The Healthy Family Connections Podcast
Episode 161 · Duration: 00:19:38
I Didn’t Do It!
What do you do when your kids won’t own up to a problem and you don’t know whom to hold responsible?
Today we’re hearing from Mariposa of Stockton, CA. Mariposa writes:
We have two sons, 12 and 14. We've always the problem of things being broken/eaten/missing, and neither kid taking responsibility for it. We’re using the method you outline in your book and on our list of behavioral expectations, we included "taking responsibility when you do something and cleaning/repairing/putting it back." Since we cannot have proof of who did it when we didn't see it happen, how do we ever enforce this? That is, the kid who didn't do it and the kid who did are in the same boat, since we don't know which is which. How do we avoid holding both kids responsible for the damage?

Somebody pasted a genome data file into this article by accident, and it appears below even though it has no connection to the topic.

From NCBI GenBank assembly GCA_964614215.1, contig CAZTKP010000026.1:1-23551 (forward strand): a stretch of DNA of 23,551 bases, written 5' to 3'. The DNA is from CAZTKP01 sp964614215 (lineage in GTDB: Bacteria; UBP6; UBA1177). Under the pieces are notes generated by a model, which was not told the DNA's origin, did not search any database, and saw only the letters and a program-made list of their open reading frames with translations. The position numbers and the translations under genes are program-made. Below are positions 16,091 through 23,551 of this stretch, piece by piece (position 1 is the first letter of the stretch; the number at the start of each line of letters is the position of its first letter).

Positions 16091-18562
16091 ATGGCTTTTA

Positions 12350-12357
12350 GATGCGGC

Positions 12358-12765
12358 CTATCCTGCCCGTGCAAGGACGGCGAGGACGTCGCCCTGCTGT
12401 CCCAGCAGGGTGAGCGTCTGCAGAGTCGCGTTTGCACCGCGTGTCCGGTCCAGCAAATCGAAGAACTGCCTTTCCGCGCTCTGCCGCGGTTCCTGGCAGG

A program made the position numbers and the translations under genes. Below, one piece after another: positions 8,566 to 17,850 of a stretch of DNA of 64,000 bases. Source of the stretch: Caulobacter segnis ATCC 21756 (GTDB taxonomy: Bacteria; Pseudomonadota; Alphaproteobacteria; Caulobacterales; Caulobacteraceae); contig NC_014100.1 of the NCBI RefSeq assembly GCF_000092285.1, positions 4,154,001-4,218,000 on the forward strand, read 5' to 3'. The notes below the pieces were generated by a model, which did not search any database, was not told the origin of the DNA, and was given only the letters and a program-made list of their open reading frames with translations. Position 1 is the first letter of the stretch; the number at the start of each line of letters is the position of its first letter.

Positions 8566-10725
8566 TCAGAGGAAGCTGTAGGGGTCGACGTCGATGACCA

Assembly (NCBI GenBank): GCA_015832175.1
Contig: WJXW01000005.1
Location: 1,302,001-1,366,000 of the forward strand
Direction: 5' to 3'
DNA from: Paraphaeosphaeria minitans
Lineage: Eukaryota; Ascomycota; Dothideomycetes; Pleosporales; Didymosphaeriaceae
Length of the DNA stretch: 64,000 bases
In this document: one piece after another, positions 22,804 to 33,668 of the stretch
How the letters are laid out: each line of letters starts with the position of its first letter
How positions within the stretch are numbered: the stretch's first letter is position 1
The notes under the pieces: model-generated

Thanks for your question. It's a dilemma many parents face, so thanks for asking it. I appreciate you putting focus on the value of taking responsibility for your sons. It’s a form of honesty and it grows integrity. It’s exactly the right thing to want for your young men. It doesn’t sound like it’s quite there with them, so let’s see what might be getting in the way and what we might do to change it.
I do want to answer your question of avoiding holding both kids accountable. There’s nothing wrong with holding both kids accountable since they both know who did the misdeed and neither is owning up or coming forward with the truth. But let’s go a bit deeper here.
The Underlying Control Battle
You have a positive strategy for dealing with these accidents or misdeeds, simply own up and fix the problem; no horrible punishments so it’s curious as to why they haven’t simply come along and cooperated with you. It’s as if they’re avoiding a punishment, which as you describe it, there is no punishment, simply owning up and addressing the problem.
I am curious about why they seem to be aligned as kids against parents; why doesn’t the one who didn’t do the deed simply clarify that it was in fact their sibling?